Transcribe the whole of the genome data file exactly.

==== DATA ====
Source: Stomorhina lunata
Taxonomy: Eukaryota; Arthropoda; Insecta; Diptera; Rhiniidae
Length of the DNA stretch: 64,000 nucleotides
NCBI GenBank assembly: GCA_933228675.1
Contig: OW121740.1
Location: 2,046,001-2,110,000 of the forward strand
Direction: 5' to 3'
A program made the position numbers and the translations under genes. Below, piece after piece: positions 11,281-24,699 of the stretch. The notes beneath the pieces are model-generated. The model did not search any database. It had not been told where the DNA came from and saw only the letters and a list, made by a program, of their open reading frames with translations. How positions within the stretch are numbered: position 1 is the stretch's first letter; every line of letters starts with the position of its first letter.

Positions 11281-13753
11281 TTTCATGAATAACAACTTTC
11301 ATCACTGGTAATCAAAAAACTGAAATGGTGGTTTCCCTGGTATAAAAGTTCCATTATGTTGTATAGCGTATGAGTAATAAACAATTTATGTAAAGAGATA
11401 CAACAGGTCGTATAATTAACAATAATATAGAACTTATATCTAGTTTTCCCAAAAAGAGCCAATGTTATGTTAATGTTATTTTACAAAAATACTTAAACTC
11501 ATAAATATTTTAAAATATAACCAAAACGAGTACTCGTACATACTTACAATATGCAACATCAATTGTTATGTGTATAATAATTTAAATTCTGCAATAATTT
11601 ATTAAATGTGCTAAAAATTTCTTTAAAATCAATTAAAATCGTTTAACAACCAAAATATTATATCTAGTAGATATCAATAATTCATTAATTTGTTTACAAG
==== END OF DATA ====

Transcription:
Source: Stomorhina lunata
Taxonomy: Eukaryota; Arthropoda; Insecta; Diptera; Rhiniidae
Length of the DNA stretch: 64,000 nucleotides
NCBI GenBank assembly: GCA_933228675.1
Contig: OW121740.1
Location: 2,046,001-2,110,000 of the forward strand
Direction: 5' to 3'
A program made the position numbers and the translations under genes. Below, piece after piece: positions 11,281-24,699 of the stretch. The notes beneath the pieces are model-generated. The model did not search any database. It had not been told where the DNA came from and saw only the letters and a list, made by a program, of their open reading frames with translations. How positions within the stretch are numbered: position 1 is the stretch's first letter; every line of letters starts with the position of its first letter.

Positions 11281-13753
11281 TTTCATGAATAACAACTTTC
11301 ATCACTGGTAATCAAAAAACTGAAATGGTGGTTTCCCTGGTATAAAAGTTCCATTATGTTGTATAGCGTATGAGTAATAAACAATTTATGTAAAGAGATA
11401 CAACAGGTCGTATAATTAACAATAATATAGAACTTATATCTAGTTTTCCCAAAAAGAGCCAATGTTATGTTAATGTTATTTTACAAAAATACTTAAACTC
11501 ATAAATATTTTAAAATATAACCAAAACGAGTACTCGTACATACTTACAATATGCAACATCAATTGTTATGTGTATAATAATTTAAATTCTGCAATAATTT
11601 ATTAAATGTGCTAAAAATTTCTTTAAAATCAATTAAAATCGTTTAACAACCAAAATATTATATCTAGTAGATATCAATAATTCATTAATTTGTTTACAAG